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  5. "Duo schenkt der Königin zwan…

"Duo schenkt der Königin zwanzig Kamele."

Translation:Duo gives the queen twenty camels.

January 9, 2018



The pronounciation of Kamele is totally wrong and no German can understand it. Please be aware and change it. Thanks (I am German)


You can report it and tell them its wrong. Ich bin auch Deutsch:-)


For those who are interested here are some native speakers on Forvo:




Also, heute war die Aussprache absolut richtig. 24.9.2020


Jumseel: Without wishing to appear rude, I'm just curious as to why you are studying german, if you are German?


Same reason I expect that I am doing the Learn English for German-speakers course. Once you finish the German tree it's another type of challenge to do the reverse tree.

I haven't progressed on the reverse tree for a while, but dabbled in French a bit.


I don't understand why DER Königin.


Because the queen is the recipient of the giving, the indirect object of the verb "to give", so she is in the dative case.

Thus nominative die Königin "the queen" turns into dative der Königin "(to) the queen".


Why can't it be "Duo gibt der Königin zwanzig Kamele".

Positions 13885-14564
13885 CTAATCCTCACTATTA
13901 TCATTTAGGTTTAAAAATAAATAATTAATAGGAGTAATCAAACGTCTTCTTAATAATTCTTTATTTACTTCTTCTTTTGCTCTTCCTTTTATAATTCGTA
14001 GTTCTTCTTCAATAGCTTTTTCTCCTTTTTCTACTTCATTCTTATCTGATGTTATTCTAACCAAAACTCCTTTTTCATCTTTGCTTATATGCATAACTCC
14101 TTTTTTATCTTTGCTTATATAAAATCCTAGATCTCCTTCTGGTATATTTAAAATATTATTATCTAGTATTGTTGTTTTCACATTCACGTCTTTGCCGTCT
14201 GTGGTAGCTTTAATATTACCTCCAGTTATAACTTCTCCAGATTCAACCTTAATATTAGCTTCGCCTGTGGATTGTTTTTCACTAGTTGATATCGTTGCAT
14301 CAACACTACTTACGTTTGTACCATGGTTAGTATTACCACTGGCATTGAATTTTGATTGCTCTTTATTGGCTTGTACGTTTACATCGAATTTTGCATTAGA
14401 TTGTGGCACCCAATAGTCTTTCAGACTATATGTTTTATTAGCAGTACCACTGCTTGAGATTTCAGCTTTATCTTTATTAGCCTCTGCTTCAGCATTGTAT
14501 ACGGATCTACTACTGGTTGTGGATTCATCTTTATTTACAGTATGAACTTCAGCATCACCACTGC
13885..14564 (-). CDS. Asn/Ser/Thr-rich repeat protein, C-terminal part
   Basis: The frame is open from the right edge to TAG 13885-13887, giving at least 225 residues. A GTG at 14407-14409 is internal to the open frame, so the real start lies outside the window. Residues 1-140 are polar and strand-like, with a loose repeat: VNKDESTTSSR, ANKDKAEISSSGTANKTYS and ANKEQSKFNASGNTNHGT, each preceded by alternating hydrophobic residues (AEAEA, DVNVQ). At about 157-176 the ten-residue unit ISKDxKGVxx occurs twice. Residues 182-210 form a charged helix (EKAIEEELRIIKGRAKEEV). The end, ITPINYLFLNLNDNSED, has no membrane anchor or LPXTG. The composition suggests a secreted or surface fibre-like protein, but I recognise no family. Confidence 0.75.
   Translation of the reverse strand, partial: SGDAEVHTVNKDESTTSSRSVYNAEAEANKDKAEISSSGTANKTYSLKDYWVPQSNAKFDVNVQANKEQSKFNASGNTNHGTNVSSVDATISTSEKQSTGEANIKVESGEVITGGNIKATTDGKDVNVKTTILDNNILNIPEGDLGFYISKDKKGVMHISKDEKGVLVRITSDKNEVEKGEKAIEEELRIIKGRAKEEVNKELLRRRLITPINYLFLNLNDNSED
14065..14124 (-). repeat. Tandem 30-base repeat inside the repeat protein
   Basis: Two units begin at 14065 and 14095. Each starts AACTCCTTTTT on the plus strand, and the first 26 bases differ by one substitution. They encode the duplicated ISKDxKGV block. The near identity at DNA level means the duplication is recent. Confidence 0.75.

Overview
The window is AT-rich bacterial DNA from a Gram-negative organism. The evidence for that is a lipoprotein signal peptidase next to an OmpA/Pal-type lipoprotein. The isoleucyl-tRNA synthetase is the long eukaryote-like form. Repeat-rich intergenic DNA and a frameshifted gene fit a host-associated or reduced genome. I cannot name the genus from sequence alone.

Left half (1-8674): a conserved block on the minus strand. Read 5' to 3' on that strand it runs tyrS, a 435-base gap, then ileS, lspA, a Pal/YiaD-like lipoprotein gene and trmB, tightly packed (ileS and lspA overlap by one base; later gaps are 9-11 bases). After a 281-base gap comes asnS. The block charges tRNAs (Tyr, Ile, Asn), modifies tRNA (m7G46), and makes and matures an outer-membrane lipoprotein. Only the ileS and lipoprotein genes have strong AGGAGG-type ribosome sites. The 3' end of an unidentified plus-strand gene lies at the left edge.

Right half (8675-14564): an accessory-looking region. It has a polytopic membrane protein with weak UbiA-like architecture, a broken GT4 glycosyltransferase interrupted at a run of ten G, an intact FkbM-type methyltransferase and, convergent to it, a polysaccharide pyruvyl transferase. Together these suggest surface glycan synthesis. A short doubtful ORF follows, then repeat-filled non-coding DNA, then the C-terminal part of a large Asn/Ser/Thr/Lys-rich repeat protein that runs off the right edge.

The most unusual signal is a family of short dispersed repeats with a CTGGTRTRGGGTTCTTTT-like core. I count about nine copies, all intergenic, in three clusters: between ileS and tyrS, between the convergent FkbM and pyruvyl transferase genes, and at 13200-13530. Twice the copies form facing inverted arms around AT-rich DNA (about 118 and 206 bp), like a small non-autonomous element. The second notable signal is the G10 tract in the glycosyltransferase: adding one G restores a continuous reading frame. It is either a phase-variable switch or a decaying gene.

That's also a possible German sentence, but does not imply that the camels were a present from Duo to the queen.

schenken is specifically to give something as a present / as a gift.


Ahh so it's analogous in english when we say he/she gifted someone?


I haven't heard "gift" used as a verb, but I suppose so.

Where do they use "gift" like that, as in "he gifted me a camel"?


Since the spread of social media, "gifting" has become quite popular in the US. I suppose one "gifts a gift" in today vernacular, or is it "gifting a gift"?. I'll stick with "give" as the verb and "gift" as the noun.


I think it's standard in US English and not used in UK/Commonwealth English


As a verb, it's generally in a more formal or legal context. A company might gift an employee 1000 shares. It has tax consequences, and "give" would be the wrong word.

I suppose that the technical distinction is that I can give you something that's not a gift. I can give you a spoon, and expect you to eat with it, but not keep it. But if I gift you a spoon, you get to keep it. So the legal distinction is important, while in everyday conversation, it probably won't matter.


I haven't heard 'gift' used as a verb, but I suppose so.

One could say “I will/shall gift it to you.


No, "to gift" is used as a verb (copy dict.leo):

  • to gift sth. (to so.) | gifted, gifted | - (jmdm.) etw. schenken | schenkte, geschenkt |



And if Duo were to "schicken" twenty camels? ("Duo schickt der Königin...") Can "schicken" be used to describe sending livestock or cargo via transport, or is it mostly packages, mail, and people?


Just for clarity. Is it 'schenken', alone means the giving of a gift or present without actually mentioning the object die Geschenk (gift or present)